Applying Health Reform to Dental
Smart first steps
Employer-sponsored dental and vision benefits generally are subject to the market reforms enacted as part of the Patient Protection and Affordable Care Act (PPACA) unless they are “excepted benefits.”
Dental and vision benefits are generally considered excepted benefits if they:
- Are offered under a separate policy, certificate, or contract of insurance; or
- Are not an “integral part” of the employer’s health plan.
Dental or vision benefits (whether insured or self-insured) are not an integral part of an employer’s health plan if:
- Participants have a right to not receive the dental or vision coverage; and
- Participants who elect dental or vision coverage must pay an additional premium for such coverage.
What about self-insured dental or vision benefits?
The “integral part” analysis is especially important for self-insured plans. The key is making sure there is a separate election and a separate employee premium associated with the dental or vision benefit.
- A self-insured dental benefit that automatically covers all group health plan participants is not an excepted benefit even if a separate premium is attributed to that benefit.
- A self-insured vision benefit eligible employees must specifically elect and pay for with a dedicated premium is an excepted benefit.
Effective date: The exemption from the PPACA’s market reforms for dental or vision benefits that are “excepted benefits” is effective when the relevant market reforms become effective – i.e., plan years beginning on or after September 23, 2010 and plan years beginning on or after January 1, 2014.
The exemption for dental or vision benefits that are excepted benefits applies regardless of whether vision or dental benefits, or the employer’s other group health benefits, are grandfathered health plans.
What are the PPACA’s “market reforms”?
The PPACA market reforms that will not apply to dental and vision benefits that are excepted benefits include:
- No annual and lifetime dollar limits on benefits
- Employees’ children remain eligible until age 26
- Mandatory coverage of preventive services with no cost sharing
- Mandatory external review of adverse claims decisions
- No preexisting condition exclusions
- No waiting periods exceeding 90 days
Examples of provisions that are not among the PPACA market reforms include automatic enrollment, mandatory reporting of the cost of employer-sponsored health coverage on Forms W-2, and the 40% high-value excise tax. However, specific exceptions for standalone dental or vision benefits are available in the case of the W-2 reporting requirement and the 40% high-value excise tax.
Key Implication: Administration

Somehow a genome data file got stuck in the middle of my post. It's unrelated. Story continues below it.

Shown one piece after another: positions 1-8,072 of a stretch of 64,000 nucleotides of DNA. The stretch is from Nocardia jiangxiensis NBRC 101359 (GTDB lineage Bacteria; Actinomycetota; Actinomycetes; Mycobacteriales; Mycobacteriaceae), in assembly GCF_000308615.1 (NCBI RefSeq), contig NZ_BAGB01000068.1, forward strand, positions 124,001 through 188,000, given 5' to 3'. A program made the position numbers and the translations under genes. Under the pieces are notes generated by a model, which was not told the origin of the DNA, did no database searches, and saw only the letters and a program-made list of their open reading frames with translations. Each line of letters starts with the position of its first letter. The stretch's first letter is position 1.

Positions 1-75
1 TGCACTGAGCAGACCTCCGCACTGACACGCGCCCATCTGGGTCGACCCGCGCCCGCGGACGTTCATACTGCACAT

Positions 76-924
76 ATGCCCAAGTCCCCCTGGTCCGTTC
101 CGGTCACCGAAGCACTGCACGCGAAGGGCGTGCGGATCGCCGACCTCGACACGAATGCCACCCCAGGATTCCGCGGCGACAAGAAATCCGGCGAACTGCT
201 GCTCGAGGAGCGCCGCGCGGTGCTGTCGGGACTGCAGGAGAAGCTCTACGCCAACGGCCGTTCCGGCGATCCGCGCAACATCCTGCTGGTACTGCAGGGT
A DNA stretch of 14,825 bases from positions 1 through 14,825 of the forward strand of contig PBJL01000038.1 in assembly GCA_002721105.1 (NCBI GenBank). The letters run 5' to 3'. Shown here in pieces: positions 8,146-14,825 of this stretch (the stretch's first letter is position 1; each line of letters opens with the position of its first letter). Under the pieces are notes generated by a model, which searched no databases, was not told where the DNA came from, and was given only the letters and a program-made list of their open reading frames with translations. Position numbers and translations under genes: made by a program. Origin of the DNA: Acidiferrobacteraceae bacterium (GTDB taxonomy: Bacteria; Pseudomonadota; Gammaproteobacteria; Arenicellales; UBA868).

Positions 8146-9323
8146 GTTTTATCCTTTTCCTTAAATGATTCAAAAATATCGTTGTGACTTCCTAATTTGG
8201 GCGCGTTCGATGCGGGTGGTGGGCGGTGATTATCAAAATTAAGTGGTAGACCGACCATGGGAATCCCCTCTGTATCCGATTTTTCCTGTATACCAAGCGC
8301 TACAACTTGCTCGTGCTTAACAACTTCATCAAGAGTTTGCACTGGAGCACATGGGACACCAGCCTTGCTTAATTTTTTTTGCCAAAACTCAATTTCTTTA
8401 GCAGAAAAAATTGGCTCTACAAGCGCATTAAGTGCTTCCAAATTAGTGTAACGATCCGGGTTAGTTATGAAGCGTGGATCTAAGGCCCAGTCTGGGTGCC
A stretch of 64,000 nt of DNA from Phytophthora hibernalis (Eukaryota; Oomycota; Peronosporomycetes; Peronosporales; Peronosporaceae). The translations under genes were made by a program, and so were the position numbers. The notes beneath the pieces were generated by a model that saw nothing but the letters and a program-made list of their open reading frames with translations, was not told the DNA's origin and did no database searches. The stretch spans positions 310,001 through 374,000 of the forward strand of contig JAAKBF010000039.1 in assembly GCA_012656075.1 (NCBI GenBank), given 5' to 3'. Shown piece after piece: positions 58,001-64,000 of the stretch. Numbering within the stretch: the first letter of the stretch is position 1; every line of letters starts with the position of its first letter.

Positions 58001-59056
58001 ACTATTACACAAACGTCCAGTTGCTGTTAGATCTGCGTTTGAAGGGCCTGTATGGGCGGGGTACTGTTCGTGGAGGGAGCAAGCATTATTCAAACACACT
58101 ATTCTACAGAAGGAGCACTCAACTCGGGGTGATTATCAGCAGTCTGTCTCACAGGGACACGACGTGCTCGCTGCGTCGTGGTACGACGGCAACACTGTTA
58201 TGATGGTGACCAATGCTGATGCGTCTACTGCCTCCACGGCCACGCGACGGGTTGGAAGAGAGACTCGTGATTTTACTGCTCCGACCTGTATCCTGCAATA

Employers offering dental or vision benefits that are not excepted benefits will need to ensure those benefits conform to the PPACA’s market reform provisions, or take steps to establish those benefits as excepted benefits going forward.
Key implication: Cost
Dental and vision benefits often include annual or lifetime dollar limits. If an employer’s dental or health benefits are not excepted benefits then, among other things, any lifetime limits will have to be eliminated for plan years beginning on or after September 23, 2010, and any annual limits will have to be eliminated for plan years beginning on or after January 1, 2014 (and may need to be increased before then). Eliminating (or increasing) these annual or lifetime limits will make these benefits more expensive.
Key implication: Communications
Employers offering dental or vision benefits that are excepted benefits may need to explain to employees why the PPACA’s market reforms – such as the requirement to cover employees’ children until age 26 – do not apply to those benefits.
Smart First Steps for Employers to Consider
Plan design: Analyze any dental or vision benefits offered to determine if they are excepted health benefits. If they are not, either take steps to establish them as excepted health benefits or to bring them into compliance with the PPACA’s market reforms as they become effective. If dental or vision benefits are excepted benefits consider updating them to incorporate some of the PPACA’s market reforms – such as the requirement to cover employees’ children until age 26 – in order to simplify administration and avoid employee confusion about dependent eligibility for health benefits.
As used in this document, “Deloitte” means Deloitte Consulting LLP, a subsidiary of Deloitte LLP. Please see www.deloitte.com/us/about for a detailed description of the legal structure of Deloitte LLP and its subsidiaries.